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STATE of Washington, Respondent, v. Gilberto IBARRA–CISNEROS, Petitioner.
¶ 1 Petitioner Gilberto Ibarra–Cisneros and his brother, Adrian Ibarra–Raya, were separately prosecuted on drug charges in November 2006. Both moved unsuccessfully to suppress evidence discovered as a result of the warrantless search of Ibarra–Raya's home. In particular, Ibarra–Cisneros argued to suppress the evidence against him as the fruit of the unlawful use of Ibarra–Raya's cell phone, which was seized during the search. The Court of Appeals determined that the search of Ibarra–Raya's home was unlawful, but that “any connection between Mr. Ibarra–Raya's cell phone and the bindle found at Mr. Ibarra–Cisneros's feet is too attenuated to affect his cocaine possession conviction.” State v. Ibarra–Raya, 145 Wash.App. 516, 524, 187 P.3d 301 (2008) (citing State v. Tan Le, 103 Wash.App. 354, 360–62, 12 P.3d 653 (2000)). We granted review and now reverse.
¶ 2 In the early morning hours of July 14, 2006, Adrian Ibarra–Raya's home was searched by officers of the Walla Walla Police Department. Officers found drugs in the house, arrested Ibarra–Raya, and took him to the police station for questioning. While Ibarra–Raya was at the police station, his brother, Gilberto Ibarra–Cisneros, attempted to reach him on his cell phone. The phone had been seized and was answered in Spanish by a drug enforcement administration (DEA) agent who was working with the police. The agent did not identify himself, but told Ibarra–Cisneros that his brother was in the bathroom. During the course of the conversation, Ibarra–Cisneros became insistent on speaking with his brother and exchanged angry words with the agent, who ultimately arranged to meet Ibarra–Cisneros in the parking lot of a nearby supermarket.
¶ 3 At the parking lot, officers followed a pickup in which Ibarra–Cisneros was a passenger. Ibarra–Cisneros got out of the vehicle and stood beside it. Officers testified they found a freshly dropped bindle of cocaine on the ground where Ibarra–Cisneros was standing. The State charged Ibarra–Cisneros with cocaine possession. Ibarra–Raya was charged with possession of marijuana with intent to deliver and possession of cocaine. At a pretrial CrR 3.6 hearing, the defendants jointly sought to suppress evidence seized during the warrantless search of Ibarra–Raya's home. The State did not argue that Ibarra–Cisneros lacked standing to move to suppress any evidence or that the evidence used against him was too attenuated from the search of the home to be subject to the exclusionary rule. There was no hearing on questions such as whether law enforcement conducted a valid Terry1 stop of Ibarra–Cisneros, whether the cocaine bindle found at his feet was in open view, or whether any evidence obtained following the home search was attenuated from the circumstances of the search. Rather, the record confirms that the suppression hearing for Ibarra–Cisneros and his brother was consolidated and the State treated both men's claims as rising or falling together. See Clerk's Papers at 53–62, 101–05, 216–21; Verbatim Report of Proceedings at 6–40. Given this focus of the CrR 3.6 hearing, we have a limited factual record.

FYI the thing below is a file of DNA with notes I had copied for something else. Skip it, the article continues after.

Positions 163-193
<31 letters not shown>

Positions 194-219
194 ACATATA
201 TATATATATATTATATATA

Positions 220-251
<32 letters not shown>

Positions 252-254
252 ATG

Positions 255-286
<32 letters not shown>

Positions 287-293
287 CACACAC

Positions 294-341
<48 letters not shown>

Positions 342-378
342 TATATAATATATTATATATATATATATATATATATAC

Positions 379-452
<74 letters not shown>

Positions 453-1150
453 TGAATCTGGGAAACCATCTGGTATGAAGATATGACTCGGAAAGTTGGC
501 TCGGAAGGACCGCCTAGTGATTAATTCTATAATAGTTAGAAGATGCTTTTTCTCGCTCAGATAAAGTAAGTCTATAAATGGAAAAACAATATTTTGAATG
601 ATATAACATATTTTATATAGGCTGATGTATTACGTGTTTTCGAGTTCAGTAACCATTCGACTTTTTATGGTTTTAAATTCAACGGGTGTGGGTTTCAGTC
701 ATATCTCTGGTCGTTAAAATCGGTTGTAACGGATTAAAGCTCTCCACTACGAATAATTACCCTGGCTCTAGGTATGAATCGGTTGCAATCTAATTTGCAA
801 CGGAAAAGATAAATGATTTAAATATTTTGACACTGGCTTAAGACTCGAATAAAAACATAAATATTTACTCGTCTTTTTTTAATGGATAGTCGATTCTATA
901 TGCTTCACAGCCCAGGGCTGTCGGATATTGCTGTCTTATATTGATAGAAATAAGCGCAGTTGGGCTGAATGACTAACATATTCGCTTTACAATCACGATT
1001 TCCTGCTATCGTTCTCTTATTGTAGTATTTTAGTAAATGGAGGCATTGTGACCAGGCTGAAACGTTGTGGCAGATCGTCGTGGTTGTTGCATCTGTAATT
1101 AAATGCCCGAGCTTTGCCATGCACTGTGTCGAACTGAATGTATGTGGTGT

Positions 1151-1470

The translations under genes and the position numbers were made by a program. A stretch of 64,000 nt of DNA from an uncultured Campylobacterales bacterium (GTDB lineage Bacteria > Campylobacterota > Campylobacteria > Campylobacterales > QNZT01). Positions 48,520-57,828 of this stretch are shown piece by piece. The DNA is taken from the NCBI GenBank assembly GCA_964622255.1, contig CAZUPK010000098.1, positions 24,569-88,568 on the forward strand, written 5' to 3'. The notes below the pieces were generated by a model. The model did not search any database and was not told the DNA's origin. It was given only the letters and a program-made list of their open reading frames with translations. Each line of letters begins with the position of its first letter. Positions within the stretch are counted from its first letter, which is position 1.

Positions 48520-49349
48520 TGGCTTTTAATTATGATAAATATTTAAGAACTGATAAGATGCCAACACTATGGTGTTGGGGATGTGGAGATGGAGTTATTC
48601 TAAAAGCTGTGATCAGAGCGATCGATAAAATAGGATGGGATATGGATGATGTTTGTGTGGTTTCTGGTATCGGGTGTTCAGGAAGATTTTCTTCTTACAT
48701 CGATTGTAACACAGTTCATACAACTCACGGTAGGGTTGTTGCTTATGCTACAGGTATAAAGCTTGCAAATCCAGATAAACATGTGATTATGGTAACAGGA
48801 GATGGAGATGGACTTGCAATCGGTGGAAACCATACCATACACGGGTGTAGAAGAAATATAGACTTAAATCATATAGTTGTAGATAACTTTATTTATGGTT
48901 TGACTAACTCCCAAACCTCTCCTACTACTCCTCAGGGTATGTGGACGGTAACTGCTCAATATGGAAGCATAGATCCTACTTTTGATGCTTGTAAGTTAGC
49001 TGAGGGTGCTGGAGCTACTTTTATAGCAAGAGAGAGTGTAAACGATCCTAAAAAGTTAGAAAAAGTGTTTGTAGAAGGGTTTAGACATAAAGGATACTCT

¶ 4 The trial court refused to suppress the evidence, and Ibarra–Raya and Ibarra–Cisneros appealed. The brothers filed a joint brief in the Court of Appeals challenging the State's assertion of various exceptions to the warrant requirement for the search of the home. As an alternative basis to reverse his conviction, Ibarra–Cisneros argued that the State lacked sufficient evidence of constructive possession of cocaine to sustain his conviction. Appellants' Br. at 4–5, 60–62. The defense maintained, “Throughout the proceedings below, there has been no question that if the evidence gathered from the Ibarra–Raya home was suppressed, that the evidence against Mr. Ibarra–Cisneros must also be suppressed.” Id. at 58–59. The State did not dispute this assertion, but rather relied on all of the evidence gathered after the home search to support Ibarra–Cisneros's conviction, and maintained that all of the evidence was properly admitted. Br. of Resp't at 33–36.
¶ 5 The Court of Appeals held that the search of Ibarra–Raya's home was unlawful and reversed his conviction. The court affirmed Ibarra–Cisneros's conviction, however, concluding:
[A]ny connection between Mr. Ibarra–Raya's cell phone and the bindle found at Mr. Ibarra–Cisneros's feet is too attenuated to affect his cocaine possession conviction, when considering the intervening circumstances, temporal factors, and lack of flagrant police conduct.